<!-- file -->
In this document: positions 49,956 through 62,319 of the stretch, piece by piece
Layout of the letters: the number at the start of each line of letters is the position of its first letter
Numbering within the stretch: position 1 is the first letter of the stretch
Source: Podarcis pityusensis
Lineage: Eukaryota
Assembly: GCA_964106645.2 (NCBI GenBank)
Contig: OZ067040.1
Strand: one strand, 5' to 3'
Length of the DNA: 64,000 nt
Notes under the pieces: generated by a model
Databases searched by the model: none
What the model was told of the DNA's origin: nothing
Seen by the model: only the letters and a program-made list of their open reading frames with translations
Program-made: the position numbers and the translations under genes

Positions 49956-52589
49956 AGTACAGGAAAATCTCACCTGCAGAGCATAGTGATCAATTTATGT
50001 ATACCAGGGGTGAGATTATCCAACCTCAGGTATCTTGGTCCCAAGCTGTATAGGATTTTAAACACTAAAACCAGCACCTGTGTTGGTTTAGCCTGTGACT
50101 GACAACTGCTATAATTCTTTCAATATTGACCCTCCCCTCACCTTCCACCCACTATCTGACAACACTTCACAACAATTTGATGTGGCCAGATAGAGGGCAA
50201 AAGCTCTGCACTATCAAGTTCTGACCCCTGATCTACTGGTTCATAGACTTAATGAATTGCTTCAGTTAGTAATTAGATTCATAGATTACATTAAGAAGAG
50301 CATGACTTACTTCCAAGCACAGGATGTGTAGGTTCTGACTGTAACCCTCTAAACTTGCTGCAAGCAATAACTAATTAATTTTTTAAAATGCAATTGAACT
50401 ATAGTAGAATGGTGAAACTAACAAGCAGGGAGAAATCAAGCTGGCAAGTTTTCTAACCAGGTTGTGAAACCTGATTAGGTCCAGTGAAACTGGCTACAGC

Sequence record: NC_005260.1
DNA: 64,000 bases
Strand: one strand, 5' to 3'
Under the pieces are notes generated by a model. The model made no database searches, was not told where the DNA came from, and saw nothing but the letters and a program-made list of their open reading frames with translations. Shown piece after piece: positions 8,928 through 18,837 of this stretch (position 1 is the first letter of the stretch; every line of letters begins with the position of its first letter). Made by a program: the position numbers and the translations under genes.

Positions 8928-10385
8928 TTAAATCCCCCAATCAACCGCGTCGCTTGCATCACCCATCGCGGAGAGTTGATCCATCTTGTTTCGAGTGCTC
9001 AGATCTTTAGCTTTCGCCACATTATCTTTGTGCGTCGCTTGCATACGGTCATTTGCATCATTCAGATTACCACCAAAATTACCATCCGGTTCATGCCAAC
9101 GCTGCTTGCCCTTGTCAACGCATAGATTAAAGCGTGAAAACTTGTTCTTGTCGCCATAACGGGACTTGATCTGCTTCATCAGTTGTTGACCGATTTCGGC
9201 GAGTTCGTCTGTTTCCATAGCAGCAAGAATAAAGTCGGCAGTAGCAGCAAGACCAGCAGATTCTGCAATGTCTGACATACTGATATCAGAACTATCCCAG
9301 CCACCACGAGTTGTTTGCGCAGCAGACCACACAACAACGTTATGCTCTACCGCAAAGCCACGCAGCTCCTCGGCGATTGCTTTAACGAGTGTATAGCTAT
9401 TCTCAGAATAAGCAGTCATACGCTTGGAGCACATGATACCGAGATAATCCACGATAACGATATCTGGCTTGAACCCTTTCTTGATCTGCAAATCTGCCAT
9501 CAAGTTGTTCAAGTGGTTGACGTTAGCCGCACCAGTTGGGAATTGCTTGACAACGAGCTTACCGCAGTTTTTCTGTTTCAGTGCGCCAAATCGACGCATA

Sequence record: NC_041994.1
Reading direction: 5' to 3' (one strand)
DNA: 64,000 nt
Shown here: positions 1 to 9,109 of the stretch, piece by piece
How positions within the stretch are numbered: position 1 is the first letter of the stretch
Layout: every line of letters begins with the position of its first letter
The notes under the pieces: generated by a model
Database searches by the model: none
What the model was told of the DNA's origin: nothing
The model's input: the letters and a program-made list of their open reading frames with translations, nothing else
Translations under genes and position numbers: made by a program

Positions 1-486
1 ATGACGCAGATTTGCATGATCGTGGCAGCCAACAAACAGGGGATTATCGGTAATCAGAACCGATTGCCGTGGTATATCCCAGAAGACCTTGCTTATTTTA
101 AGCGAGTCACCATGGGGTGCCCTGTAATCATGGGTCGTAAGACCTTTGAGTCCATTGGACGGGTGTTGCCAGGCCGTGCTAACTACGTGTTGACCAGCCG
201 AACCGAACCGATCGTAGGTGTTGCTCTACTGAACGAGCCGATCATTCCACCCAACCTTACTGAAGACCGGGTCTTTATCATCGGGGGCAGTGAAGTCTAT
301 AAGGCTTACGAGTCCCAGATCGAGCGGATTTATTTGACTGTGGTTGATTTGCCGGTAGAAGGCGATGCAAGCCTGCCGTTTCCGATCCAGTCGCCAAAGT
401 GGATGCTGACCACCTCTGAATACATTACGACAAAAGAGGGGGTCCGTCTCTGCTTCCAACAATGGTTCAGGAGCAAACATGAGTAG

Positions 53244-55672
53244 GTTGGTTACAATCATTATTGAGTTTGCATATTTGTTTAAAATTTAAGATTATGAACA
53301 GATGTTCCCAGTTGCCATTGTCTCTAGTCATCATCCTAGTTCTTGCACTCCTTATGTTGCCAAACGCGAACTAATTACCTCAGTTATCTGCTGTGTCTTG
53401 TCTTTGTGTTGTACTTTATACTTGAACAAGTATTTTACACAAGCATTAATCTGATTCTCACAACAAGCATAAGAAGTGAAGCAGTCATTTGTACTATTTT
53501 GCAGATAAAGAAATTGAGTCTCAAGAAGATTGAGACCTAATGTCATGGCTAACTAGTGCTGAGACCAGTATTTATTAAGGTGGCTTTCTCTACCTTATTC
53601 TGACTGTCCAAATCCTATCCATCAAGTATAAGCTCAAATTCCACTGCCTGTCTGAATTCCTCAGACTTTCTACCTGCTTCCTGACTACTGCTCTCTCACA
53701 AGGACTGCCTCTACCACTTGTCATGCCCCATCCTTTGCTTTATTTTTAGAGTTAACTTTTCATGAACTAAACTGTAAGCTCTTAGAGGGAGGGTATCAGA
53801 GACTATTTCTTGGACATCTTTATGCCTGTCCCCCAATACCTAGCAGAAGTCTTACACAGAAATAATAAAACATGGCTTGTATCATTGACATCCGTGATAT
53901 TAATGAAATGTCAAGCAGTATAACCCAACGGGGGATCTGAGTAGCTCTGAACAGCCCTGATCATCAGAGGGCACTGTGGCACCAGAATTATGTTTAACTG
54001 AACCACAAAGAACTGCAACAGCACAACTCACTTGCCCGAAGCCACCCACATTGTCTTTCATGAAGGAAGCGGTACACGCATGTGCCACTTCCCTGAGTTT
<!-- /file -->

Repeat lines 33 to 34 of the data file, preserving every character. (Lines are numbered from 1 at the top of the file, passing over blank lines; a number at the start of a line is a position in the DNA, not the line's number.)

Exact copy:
9501 CAAGTTGTTCAAGTGGTTGACGTTAGCCGCACCAGTTGGGAATTGCTTGACAACGAGCTTACCGCAGTTTTTCTGTTTCAGTGCGCCAAATCGACGCATA

Sequence record: NC_041994.1